Dora Puchalskaya

Dora Puchalskaya

This is me, Dora Puchalskaya (nee Gitman), photographed in the early 1950s before entering the Agricultural College in Vladimir Volynskiy.

After the war, in September 1944, our mother went to work as a primary school teacher and my brother and I went to the first form at school. He was seven and I was ten years old. I had to do many chores besides studying. In December 1944 our mother gave birth to a boy. She named him Grigori after our grandfather. She went back to work and I looked after the baby washing and feeding him. I loved him dearly. 

Our life was very hard after the war. There was famine in 1946-47. Our mother’s salary was hardly enough for us to live half a month. It was especially hard in summer when mother received her 3-month salary, but this money melted away promptly. We received bread per bread coupons. We also got a glass of milk at school, but not in summer when we were on vacation. Our mother bought flour and made pies and buns. She sent me to sell them at the market. She was probably concerned that she would be recognized and arrested for her activities since private entrepreneurship was forbidden. She traveled to Moscow to see her distant relatives several times. She bought women’s underwear, stockings and fabric and I went to sell them in our town. We also grew potatoes and other vegetables in our small kitchen garden. Basically, we were trying hard to survive.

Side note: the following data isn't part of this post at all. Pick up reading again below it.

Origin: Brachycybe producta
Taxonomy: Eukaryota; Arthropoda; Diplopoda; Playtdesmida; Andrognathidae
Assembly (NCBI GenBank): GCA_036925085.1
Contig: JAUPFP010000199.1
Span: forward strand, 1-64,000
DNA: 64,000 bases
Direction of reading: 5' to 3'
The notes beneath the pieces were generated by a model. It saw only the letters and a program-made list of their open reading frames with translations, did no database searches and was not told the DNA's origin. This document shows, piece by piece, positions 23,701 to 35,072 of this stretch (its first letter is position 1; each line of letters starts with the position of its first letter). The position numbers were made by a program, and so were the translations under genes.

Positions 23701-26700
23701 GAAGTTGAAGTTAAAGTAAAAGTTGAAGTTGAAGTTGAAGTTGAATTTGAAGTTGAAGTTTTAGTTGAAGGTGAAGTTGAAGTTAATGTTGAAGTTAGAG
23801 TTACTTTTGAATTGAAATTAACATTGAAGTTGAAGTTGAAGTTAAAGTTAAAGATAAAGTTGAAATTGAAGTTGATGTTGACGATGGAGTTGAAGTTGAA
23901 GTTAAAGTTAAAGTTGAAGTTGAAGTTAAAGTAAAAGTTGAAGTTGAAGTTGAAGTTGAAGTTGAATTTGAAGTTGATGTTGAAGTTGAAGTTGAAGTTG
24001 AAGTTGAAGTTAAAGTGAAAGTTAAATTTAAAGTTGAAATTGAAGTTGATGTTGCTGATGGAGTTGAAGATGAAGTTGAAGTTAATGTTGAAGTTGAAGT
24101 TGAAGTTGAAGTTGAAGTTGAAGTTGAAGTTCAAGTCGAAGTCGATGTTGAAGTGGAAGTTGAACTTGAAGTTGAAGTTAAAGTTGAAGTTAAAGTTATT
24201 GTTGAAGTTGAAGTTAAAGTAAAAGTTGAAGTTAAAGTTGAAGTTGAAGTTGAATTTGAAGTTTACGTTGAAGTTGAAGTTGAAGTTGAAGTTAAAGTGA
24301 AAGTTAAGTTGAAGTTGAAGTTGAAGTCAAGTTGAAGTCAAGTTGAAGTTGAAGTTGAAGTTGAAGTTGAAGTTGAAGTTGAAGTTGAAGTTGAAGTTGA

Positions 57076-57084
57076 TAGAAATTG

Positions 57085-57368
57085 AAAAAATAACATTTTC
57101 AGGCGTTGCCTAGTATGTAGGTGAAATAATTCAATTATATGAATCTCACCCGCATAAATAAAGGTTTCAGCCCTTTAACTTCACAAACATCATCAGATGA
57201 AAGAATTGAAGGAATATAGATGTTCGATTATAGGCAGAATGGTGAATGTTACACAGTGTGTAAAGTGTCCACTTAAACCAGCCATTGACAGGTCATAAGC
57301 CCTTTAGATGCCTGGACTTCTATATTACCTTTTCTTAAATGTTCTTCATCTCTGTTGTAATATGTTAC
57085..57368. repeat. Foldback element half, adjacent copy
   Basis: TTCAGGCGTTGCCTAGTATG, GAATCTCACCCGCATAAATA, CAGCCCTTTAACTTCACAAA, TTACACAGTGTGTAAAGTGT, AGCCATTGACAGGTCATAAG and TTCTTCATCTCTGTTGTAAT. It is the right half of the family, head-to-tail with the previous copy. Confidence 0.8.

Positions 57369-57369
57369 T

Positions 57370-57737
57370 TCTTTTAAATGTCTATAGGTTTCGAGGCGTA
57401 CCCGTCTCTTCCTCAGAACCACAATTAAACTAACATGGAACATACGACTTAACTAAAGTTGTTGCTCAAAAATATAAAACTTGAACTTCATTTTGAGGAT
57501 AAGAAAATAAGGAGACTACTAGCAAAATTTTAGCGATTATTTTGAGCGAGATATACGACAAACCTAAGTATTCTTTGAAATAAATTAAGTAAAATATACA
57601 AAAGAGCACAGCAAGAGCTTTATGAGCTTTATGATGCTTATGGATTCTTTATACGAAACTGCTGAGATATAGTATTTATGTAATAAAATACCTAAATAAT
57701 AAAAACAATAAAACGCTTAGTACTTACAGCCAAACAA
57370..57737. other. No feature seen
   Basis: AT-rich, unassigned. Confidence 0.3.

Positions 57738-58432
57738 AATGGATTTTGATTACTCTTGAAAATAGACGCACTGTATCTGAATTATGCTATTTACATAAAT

I finished school in 1951. A year later I entered the Agronomical Faculty of the Agricultural College in Verkhovka village, Obodov district, Vinnitsa region.  I began to meet with a Ukrainian guy in College. His name was Victor Puchalski. He saw fascist atrocities against Jews and he came to respecting Jewish people. I told him that I was a Jew and that we were in occupation during the war. Victor and I fell in love and actually became a husband and wife during our last year in College. After finishing our College we came to my mother in Vladimir-Volynskiy. My mother didn't care about his nationality. She saw that we were in love and this was what mattered to her. I was pregnant. Victor and I got married in 1956. We didn't have a wedding party. My mother just made a small dinner for our family and Victor's father Andrei Puchalski who came to our wedding. 

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